Lot n° 677
1000 - 1500
Result with fees
: 1 300EUR
FÉNELON François de Salignac de La Mothe (1651-1715) prelat et ecrivain, archeveque de Cambrai.
L.S. " Fr. Arch. Duc de Cambray" with autograph postscript, Cambrai 25 February 1699, [to Michel CHAMILLART] ; 7 pages in-4 (including ¾ autograph).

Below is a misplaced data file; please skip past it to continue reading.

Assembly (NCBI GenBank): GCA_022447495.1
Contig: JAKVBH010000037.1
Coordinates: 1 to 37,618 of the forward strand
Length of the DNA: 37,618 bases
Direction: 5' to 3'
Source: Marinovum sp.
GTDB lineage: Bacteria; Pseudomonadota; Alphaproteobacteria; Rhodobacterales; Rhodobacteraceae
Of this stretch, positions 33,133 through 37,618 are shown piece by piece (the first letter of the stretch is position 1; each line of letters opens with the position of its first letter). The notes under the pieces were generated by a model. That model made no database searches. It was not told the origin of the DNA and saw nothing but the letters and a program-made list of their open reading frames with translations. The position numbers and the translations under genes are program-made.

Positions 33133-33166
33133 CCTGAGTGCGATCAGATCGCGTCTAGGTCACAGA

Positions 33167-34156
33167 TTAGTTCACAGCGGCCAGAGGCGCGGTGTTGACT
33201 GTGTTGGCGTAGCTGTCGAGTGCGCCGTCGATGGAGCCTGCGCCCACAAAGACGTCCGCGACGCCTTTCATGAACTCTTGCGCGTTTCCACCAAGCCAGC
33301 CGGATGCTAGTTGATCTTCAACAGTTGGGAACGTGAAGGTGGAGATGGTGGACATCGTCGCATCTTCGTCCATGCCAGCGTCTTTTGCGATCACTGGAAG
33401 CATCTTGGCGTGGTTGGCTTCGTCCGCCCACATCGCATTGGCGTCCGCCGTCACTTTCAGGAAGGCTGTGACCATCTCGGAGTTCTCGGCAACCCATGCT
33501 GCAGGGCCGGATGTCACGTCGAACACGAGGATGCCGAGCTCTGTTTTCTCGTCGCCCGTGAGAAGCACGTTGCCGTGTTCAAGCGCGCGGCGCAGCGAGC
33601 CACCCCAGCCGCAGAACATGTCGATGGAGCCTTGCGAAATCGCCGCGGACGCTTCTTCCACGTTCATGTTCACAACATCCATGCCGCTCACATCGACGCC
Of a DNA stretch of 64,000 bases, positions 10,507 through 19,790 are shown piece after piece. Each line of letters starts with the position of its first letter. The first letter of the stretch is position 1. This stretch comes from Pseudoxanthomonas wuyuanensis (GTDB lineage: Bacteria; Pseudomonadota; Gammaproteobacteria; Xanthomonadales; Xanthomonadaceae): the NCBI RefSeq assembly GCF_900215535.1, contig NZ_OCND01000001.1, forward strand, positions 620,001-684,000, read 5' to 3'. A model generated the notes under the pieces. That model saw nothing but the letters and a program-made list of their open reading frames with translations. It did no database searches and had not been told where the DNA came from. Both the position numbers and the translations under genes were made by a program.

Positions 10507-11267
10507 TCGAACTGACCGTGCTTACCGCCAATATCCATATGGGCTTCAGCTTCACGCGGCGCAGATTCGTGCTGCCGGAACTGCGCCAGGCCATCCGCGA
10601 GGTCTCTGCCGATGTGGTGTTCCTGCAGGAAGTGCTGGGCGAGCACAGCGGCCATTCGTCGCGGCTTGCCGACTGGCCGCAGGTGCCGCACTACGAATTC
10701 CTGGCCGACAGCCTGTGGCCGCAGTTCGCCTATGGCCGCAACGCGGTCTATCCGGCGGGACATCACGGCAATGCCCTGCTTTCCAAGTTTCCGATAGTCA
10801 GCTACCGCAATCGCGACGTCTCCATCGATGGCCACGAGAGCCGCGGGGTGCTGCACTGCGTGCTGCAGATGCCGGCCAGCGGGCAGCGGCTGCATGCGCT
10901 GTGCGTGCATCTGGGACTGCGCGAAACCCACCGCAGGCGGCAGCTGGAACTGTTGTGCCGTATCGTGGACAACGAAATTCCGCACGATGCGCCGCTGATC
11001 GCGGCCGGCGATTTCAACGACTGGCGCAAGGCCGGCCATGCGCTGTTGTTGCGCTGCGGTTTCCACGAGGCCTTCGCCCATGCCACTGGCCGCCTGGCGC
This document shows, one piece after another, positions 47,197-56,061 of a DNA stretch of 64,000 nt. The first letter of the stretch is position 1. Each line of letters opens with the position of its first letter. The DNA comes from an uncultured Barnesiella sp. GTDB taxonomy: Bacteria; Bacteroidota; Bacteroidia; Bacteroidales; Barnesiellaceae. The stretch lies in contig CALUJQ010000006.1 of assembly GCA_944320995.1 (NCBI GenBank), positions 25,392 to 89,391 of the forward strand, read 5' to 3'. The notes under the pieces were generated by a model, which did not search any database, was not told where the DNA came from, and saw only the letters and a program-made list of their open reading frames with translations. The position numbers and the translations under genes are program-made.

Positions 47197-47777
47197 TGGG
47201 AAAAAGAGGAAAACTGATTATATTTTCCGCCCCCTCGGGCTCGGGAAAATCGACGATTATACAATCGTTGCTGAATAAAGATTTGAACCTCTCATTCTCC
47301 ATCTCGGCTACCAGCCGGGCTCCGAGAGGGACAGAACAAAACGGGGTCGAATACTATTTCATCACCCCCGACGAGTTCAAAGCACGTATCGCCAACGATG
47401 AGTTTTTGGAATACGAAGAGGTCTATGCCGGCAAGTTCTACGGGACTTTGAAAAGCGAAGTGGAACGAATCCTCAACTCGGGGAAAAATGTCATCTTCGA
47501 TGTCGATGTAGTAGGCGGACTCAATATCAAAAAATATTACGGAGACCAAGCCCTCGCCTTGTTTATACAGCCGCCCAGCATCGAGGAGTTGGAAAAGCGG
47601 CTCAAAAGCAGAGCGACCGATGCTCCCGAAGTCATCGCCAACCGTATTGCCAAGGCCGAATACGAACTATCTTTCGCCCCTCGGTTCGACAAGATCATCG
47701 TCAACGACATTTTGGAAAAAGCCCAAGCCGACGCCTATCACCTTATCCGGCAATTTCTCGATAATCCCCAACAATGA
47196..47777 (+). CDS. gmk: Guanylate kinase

About a dispute over a 1620 ruling concerning the possession by the diocese of Cambrai of the abbey of Solesmes. Fénelon does not "question" the sentence of the sovereign court of Mons, which one would like to believe to be false. There is no reason to suspect it in all its circumstances. It is common knowledge throughout the païs that the sentence was actually handed down in Mons. The only question now is whether this act is the true one. But there is no doubt that the true one must be conceived in much the same way as the one that is to be challenged. The memory of this sentence is still fresh in our minds. There are still living men who knew the Bourgeois Clerk, the Lawyers and Prosecutors who worked in this case. The children of the Councillors of this time still remember having heard them speak of it. The Registry is full of signatures of Clerk Bourgeois. It is not surprising that this sentence is not on a register. It is common knowledge that in 1620 the Flemish simplicity dispensed with the precaution of registering the sentences [...]. This act was in the hands of an Archdeacon of our Metropolis, the little nephew of a St. Archbishop who had the sentence handed down, and whose memory is in benediction throughout Flanders "... All the clergy of the province would accuse Fénelon of abandoning the rights of the Church if he questioned an act which is believed to be authentic; one rather doubts the opinion of the experts in Paris... Fénelon rather plans to have this ruling examined by the country's experts, by comparing it to other documents at the Mons clerk's office... Another thing: "You find that the proposal I've made for an accommodation, doesn't hold things in equality between the Church of St. Denys and ours. On the one hand, you say, Mr. DAGUESSEAU has the right to condemn the abbey
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